A BABY girl died of meningitis just hours after doctors dismissed her symptoms as a tummy bug and told her mum to give her Calpol, an inquest has heard.

Little Lily Teale had been suffering from bouts of high fever, vomiting and diarrhoea.

Lily Teale died of meningitis just hours after doctors dismissed her symptoms as a tummy bug, an inquest heard today

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Lily Teale died of meningitis just hours after doctors dismissed her symptoms as a tummy bug, an inquest heard todayCredit: SWNS

On November 22 2017, the ten-month old was taken to a doctor’s surgery in Doncaster, where the GP advised mum Rebakah Watson to treat Lily with Calpol.

Calpol is a paracetamol and ibuprofen-based medicine that is specifically designed for children and the GP said that Lily had a case of common stomach bug gastroenteritis.

But an inquest today heard that the GP did not check Lily for a rash under her nappy – one of the most common symptoms of meningitis.

Hours after attending the GP surgery Lily was rushed to hospital after her lips turned blue and she became unresponsive.

Lily died at Doncaster Royal Infirmary that night and post-mortem exams showed that she had meningococcal meningitis W – rather than a stomach bug.

Her death was recorded as septicaemia, caused by meningitis.

Mum Ms Watson has since called for the age at which the meningitis vaccine is given to be lowered to prevent similar deaths.

What are the different meningitis vaccines?

There are several vaccines given for different strains of the illness.

Meningitis B vaccine: Given to  babies aged 8 weeks, followed by a second dose at 16 weeks and a booster at 1 year. This vaccine protects against meningococcal group B bacteria.

6-in-1 vaccine: Given on three separate occasions, when babies are 8, 12 and 16 weeks old. This offers protection against diphtheria, tetanus, whooping cough, hepatitis B, polio and Haemophilus influenzae type b (Hib). Hib are a type of bacteria that can cause meningitis.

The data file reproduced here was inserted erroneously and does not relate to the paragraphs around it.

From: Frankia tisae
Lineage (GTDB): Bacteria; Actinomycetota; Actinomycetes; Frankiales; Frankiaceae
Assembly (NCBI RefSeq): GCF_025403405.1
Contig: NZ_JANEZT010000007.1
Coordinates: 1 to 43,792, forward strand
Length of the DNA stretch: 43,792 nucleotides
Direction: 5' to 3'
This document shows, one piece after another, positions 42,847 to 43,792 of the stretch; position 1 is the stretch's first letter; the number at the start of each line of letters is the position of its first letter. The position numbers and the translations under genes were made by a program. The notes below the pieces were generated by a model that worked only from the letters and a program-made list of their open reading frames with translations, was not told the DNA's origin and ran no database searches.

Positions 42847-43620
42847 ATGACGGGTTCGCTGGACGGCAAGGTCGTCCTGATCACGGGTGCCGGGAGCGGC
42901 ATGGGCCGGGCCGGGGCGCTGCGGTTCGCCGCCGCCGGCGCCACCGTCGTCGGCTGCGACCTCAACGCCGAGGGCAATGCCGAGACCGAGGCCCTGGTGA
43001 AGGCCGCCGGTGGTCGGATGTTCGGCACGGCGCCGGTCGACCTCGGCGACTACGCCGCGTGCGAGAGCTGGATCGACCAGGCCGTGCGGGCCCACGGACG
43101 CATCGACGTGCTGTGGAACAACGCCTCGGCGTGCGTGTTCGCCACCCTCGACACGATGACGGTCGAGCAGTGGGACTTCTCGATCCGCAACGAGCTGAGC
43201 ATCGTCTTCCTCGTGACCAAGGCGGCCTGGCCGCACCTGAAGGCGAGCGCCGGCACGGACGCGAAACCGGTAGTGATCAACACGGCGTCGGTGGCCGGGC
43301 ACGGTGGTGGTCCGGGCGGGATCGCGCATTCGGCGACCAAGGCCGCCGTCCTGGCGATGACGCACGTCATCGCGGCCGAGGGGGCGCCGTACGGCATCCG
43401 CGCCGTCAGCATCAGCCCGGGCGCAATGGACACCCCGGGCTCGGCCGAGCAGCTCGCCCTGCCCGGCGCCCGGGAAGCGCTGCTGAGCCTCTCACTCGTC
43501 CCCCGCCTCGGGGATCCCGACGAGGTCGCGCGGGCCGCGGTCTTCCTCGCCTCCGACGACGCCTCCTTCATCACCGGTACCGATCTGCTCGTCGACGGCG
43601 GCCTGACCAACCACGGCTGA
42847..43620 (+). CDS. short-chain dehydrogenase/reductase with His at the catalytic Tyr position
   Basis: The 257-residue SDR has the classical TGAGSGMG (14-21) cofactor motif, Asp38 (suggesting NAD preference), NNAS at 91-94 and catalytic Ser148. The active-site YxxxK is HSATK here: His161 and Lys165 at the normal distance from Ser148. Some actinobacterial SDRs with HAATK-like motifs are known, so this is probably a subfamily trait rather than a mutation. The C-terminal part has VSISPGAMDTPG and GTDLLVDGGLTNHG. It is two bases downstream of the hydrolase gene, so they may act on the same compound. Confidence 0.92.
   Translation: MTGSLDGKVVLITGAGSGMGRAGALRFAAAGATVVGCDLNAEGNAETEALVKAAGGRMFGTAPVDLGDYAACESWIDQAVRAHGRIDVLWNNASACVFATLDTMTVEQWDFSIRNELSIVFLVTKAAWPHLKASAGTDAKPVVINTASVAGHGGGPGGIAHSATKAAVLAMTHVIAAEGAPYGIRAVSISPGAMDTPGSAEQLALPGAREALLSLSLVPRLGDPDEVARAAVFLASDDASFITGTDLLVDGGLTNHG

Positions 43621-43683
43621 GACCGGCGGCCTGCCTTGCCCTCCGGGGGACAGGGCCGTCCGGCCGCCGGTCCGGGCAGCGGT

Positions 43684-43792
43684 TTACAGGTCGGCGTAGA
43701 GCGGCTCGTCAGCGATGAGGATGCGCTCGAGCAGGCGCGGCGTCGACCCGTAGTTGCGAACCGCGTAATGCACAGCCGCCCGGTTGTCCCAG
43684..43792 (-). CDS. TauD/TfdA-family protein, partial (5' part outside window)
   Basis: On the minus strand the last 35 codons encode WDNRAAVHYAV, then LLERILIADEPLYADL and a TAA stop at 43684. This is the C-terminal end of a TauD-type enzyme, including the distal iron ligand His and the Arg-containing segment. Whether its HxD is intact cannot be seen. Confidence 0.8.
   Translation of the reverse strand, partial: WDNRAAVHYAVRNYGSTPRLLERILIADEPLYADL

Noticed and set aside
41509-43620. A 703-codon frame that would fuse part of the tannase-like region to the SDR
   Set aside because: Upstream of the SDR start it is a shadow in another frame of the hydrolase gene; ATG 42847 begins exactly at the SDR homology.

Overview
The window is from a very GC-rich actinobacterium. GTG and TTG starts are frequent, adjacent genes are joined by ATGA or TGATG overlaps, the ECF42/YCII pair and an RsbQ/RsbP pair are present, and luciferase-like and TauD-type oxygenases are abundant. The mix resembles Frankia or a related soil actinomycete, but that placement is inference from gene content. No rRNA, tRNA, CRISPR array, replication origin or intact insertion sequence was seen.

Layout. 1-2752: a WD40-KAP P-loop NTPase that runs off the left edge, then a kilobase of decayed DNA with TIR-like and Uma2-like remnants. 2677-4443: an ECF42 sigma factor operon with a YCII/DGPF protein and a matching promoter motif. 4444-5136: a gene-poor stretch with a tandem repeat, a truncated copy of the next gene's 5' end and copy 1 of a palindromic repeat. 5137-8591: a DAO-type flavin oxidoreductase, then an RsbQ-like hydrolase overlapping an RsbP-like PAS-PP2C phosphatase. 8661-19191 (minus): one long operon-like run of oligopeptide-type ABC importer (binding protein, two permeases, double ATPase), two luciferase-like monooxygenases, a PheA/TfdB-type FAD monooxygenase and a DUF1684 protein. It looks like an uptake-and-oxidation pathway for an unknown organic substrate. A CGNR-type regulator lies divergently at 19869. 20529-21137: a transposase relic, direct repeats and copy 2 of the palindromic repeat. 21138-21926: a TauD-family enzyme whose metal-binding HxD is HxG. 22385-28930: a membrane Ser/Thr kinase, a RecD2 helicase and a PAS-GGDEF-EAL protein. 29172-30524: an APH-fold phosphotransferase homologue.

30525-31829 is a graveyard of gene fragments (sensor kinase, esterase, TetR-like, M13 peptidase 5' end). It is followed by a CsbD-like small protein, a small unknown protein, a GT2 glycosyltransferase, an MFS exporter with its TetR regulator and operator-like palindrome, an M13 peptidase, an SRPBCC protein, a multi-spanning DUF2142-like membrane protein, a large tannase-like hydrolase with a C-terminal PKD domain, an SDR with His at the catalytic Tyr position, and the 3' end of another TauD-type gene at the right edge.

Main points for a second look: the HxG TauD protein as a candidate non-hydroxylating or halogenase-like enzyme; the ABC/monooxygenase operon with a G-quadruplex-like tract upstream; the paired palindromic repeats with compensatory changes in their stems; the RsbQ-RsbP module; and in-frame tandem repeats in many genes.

Pneumococcal vaccine: Given to babies born on or after 1 January 2020 have the pneumococcal vaccine as 2 separate injections at 12 weeks with a booster given at 1 year of age. Babies born before this date will continue to be offered 3 doses, at 8 and 16 weeks and a booster at 1 year. It offers protection against pneumococcal bacteria, including meningitis.

Hib/Men C vaccine: Offered to babies when they turn one, first-time university students are also offered vaccination against. This protects against a type of bacteria called meningococcal group C bacteria, which can cause meningitis.

MMR vaccine: Given to babies at 1 year of age. They’ll then have a second dose when they’re 3 years and 4 months old. this protects against measles, mumps and rubella. Meningitis can sometimes occur as a complication of these infections.

Meningitis ACWY vaccine: Given to young teenagers, sixth formers and “fresher” students going to university for the first time. Protects against 4 types of bacteria that can cause meningitis: meningococcal groups A, C, W and Y.

Source: NHS England

An inquest into her death, held at Doncaster Civic Chamber, today heard Lily had suffered from tonsillitis a month before her death but had generally been fit and well.

The day before her death on November 21, Ms Watson said her daughter had been “completely fine all day” but had woken up screaming.

She also registered a temperature 39.4C, a normal temperature for babies is around 36.4C and anything above 38C is considered a high temperature.

Speaking today Ms Watson said: “I first became aware something was wrong in the early hours of the morning, she woke me up screaming.”

She said this was unusual for Lily and that her little girl had been “boiling hot”.

Ms Watson added: “She vomited in the spare bedroom after I got her out of the cot.

“I rang 111 and explained what happened and how high her temperature was. They advised she needed to be seen within 12 hours by a GP.